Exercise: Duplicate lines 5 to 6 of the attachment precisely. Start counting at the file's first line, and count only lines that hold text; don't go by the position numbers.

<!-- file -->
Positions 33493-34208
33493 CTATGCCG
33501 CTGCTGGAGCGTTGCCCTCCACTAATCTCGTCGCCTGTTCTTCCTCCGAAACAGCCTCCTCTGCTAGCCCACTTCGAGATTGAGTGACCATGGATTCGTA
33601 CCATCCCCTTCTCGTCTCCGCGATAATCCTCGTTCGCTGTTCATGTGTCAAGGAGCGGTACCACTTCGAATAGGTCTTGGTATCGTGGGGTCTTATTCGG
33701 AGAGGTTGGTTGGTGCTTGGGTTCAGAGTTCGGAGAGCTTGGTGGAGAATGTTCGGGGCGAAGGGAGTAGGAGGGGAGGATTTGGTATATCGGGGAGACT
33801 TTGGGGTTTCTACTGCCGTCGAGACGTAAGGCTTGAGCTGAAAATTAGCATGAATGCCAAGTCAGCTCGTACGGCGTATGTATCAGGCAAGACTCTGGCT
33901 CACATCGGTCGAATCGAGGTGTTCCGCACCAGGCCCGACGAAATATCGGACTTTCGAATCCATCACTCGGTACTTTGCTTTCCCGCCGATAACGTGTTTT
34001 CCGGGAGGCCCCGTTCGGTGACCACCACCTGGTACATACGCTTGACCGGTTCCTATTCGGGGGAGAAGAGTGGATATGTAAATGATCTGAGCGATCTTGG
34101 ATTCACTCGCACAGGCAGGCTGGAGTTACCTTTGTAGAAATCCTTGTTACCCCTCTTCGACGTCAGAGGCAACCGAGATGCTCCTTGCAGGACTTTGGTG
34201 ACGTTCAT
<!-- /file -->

33701 AGAGGTTGGTTGGTGCTTGGGTTCAGAGTTCGGAGAGCTTGGTGGAGAATGTTCGGGGCGAAGGGAGTAGGAGGGGAGGATTTGGTATATCGGGGAGACT
33801 TTGGGGTTTCTACTGCCGTCGAGACGTAAGGCTTGAGCTGAAAATTAGCATGAATGCCAAGTCAGCTCGTACGGCGTATGTATCAGGCAAGACTCTGGCT